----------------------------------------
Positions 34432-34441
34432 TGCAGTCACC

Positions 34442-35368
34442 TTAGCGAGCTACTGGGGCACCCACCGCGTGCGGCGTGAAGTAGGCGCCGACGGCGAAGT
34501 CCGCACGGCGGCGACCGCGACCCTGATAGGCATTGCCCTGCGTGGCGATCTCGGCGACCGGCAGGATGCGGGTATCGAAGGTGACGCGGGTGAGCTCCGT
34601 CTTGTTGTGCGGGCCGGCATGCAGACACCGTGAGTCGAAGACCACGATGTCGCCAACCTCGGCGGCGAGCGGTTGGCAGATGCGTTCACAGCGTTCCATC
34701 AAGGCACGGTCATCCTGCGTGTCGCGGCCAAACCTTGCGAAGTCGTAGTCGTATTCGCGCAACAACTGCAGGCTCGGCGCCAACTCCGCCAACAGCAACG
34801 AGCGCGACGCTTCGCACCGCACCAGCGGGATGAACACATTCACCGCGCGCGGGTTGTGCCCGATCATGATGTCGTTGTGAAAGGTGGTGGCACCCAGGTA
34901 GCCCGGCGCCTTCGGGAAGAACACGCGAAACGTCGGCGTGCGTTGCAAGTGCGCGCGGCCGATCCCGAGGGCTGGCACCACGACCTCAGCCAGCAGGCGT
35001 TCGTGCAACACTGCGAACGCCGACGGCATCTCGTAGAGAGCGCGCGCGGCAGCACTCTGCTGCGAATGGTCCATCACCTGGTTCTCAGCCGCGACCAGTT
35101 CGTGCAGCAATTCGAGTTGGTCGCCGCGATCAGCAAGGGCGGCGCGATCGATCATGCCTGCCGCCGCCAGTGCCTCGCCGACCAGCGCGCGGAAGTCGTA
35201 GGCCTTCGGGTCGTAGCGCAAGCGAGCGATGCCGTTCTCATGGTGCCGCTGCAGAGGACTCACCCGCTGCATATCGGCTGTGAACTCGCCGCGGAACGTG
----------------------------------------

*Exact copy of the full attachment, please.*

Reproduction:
Positions 34432-34441
34432 TGCAGTCACC

Positions 34442-35368
34442 TTAGCGAGCTACTGGGGCACCCACCGCGTGCGGCGTGAAGTAGGCGCCGACGGCGAAGT
34501 CCGCACGGCGGCGACCGCGACCCTGATAGGCATTGCCCTGCGTGGCGATCTCGGCGACCGGCAGGATGCGGGTATCGAAGGTGACGCGGGTGAGCTCCGT
34601 CTTGTTGTGCGGGCCGGCATGCAGACACCGTGAGTCGAAGACCACGATGTCGCCAACCTCGGCGGCGAGCGGTTGGCAGATGCGTTCACAGCGTTCCATC
34701 AAGGCACGGTCATCCTGCGTGTCGCGGCCAAACCTTGCGAAGTCGTAGTCGTATTCGCGCAACAACTGCAGGCTCGGCGCCAACTCCGCCAACAGCAACG
34801 AGCGCGACGCTTCGCACCGCACCAGCGGGATGAACACATTCACCGCGCGCGGGTTGTGCCCGATCATGATGTCGTTGTGAAAGGTGGTGGCACCCAGGTA
34901 GCCCGGCGCCTTCGGGAAGAACACGCGAAACGTCGGCGTGCGTTGCAAGTGCGCGCGGCCGATCCCGAGGGCTGGCACCACGACCTCAGCCAGCAGGCGT
35001 TCGTGCAACACTGCGAACGCCGACGGCATCTCGTAGAGAGCGCGCGCGGCAGCACTCTGCTGCGAATGGTCCATCACCTGGTTCTCAGCCGCGACCAGTT
35101 CGTGCAGCAATTCGAGTTGGTCGCCGCGATCAGCAAGGGCGGCGCGATCGATCATGCCTGCCGCCGCCAGTGCCTCGCCGACCAGCGCGCGGAAGTCGTA
35201 GGCCTTCGGGTCGTAGCGCAAGCGAGCGATGCCGTTCTCATGGTGCCGCTGCAGAGGACTCACCCGCTGCATATCGGCTGTGAACTCGCCGCGGAACGTG